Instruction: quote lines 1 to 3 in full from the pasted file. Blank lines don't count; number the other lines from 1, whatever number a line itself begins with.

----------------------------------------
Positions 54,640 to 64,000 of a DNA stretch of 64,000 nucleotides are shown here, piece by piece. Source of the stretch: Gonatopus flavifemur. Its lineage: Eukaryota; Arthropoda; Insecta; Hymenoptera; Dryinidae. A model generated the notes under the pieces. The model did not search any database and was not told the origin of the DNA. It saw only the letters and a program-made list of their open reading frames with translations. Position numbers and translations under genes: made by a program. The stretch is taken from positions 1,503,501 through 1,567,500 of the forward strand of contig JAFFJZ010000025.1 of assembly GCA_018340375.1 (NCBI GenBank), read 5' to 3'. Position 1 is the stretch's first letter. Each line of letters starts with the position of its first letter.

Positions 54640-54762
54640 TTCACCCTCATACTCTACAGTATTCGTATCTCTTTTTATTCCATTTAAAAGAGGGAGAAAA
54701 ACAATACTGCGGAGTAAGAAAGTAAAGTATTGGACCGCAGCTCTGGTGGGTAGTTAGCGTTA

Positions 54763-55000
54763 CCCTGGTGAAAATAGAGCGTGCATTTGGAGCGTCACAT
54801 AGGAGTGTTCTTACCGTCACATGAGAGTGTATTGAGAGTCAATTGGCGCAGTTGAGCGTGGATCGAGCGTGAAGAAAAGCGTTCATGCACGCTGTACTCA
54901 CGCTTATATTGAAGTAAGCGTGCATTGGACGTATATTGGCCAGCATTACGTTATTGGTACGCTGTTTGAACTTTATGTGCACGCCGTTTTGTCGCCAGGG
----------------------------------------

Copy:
Positions 54,640 to 64,000 of a DNA stretch of 64,000 nucleotides are shown here, piece by piece. Source of the stretch: Gonatopus flavifemur. Its lineage: Eukaryota; Arthropoda; Insecta; Hymenoptera; Dryinidae. A model generated the notes under the pieces. The model did not search any database and was not told the origin of the DNA. It saw only the letters and a program-made list of their open reading frames with translations. Position numbers and translations under genes: made by a program. The stretch is taken from positions 1,503,501 through 1,567,500 of the forward strand of contig JAFFJZ010000025.1 of assembly GCA_018340375.1 (NCBI GenBank), read 5' to 3'. Position 1 is the stretch's first letter. Each line of letters starts with the position of its first letter.

Positions 54640-54762
54640 TTCACCCTCATACTCTACAGTATTCGTATCTCTTTTTATTCCATTTAAAAGAGGGAGAAAA